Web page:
7. Use the electric mixer (at about medium speed) to mix for only 30 to 45 seconds—no more than that!

I urge you to avoid any temptation to go a second longer, or you risk making a brick cake like I did one time, after enthusiastically electric mixing my final batter for many minutes.

Step 7: Bake the Cake Layers

1. Bring back your three floured cake pans, and divide the finished cake batter between the three.

Some people weigh out batter exactly. I say eyeball it and judge by how high up the sides of the pans the batter extends. Try to get the distance from the top of each pan to the top of the batter the same for each pan. Do not dig down deep into a pan's batter to put more of it into another pan. If you must get some batter out (I usually do), then do so gently, skimming carefully from the top, to avoid disturbing the flour-dust coating on pan bottoms or sides.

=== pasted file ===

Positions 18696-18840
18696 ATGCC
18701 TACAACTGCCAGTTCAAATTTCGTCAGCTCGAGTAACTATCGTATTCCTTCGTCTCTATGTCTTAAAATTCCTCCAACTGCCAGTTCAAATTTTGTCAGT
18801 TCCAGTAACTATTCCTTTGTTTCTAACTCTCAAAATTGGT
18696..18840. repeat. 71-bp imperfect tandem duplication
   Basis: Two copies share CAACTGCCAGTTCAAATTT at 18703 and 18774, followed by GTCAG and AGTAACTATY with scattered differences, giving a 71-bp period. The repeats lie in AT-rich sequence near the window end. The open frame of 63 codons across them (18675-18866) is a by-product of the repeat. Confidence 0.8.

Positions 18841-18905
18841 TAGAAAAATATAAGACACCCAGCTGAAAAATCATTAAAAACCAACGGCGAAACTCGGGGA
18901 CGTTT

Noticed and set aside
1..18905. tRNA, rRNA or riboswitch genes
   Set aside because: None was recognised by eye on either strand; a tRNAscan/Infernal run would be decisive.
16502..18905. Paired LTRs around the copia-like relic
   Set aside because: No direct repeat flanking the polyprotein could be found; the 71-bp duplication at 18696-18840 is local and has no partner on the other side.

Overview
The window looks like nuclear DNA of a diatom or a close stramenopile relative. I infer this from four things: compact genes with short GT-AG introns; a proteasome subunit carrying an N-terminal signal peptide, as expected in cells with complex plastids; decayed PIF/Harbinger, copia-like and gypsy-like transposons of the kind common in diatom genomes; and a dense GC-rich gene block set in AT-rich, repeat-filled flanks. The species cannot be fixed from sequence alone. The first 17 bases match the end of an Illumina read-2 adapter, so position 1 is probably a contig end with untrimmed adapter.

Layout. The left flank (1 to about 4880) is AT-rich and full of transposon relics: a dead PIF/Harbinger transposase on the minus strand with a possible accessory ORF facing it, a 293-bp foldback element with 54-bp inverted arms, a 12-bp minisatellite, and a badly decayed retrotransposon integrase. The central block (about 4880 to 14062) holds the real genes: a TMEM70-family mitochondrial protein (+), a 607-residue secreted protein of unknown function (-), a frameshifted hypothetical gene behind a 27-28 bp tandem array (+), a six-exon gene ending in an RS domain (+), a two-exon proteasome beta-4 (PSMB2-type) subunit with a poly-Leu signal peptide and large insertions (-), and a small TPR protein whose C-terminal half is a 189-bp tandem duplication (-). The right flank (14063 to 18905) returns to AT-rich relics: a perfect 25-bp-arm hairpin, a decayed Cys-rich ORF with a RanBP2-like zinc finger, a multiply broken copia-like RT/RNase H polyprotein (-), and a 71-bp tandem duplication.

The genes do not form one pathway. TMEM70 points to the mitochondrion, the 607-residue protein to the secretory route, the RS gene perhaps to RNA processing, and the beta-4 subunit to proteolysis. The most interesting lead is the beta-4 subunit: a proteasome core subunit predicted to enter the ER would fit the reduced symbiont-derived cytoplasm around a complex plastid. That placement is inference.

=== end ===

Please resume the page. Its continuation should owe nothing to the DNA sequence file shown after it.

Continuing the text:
Since the batter should be thick, you will need to push it towards the outer edges of your pans with your rubber spatula, carefully. Do not actually touch the flour-coated sides while doing this! Move from center to outer edge, without touching the sides or bottoms of pans, in a progressive circular fashion as you gradually rotate each pan.

2. Carefully bang and/or drop each filled baking pan onto a countertop, allowing gravity and momentum to spread, slightly compress, and level the batter in the pans.

Each pan will be about one-third full, which looks scant, but, trust me, the wet batter rises to almost fill the pans when done.

3. Place all three pans (on the same shelf, if possible) into your preheated, 350°F oven and bake for a full 30 minutes.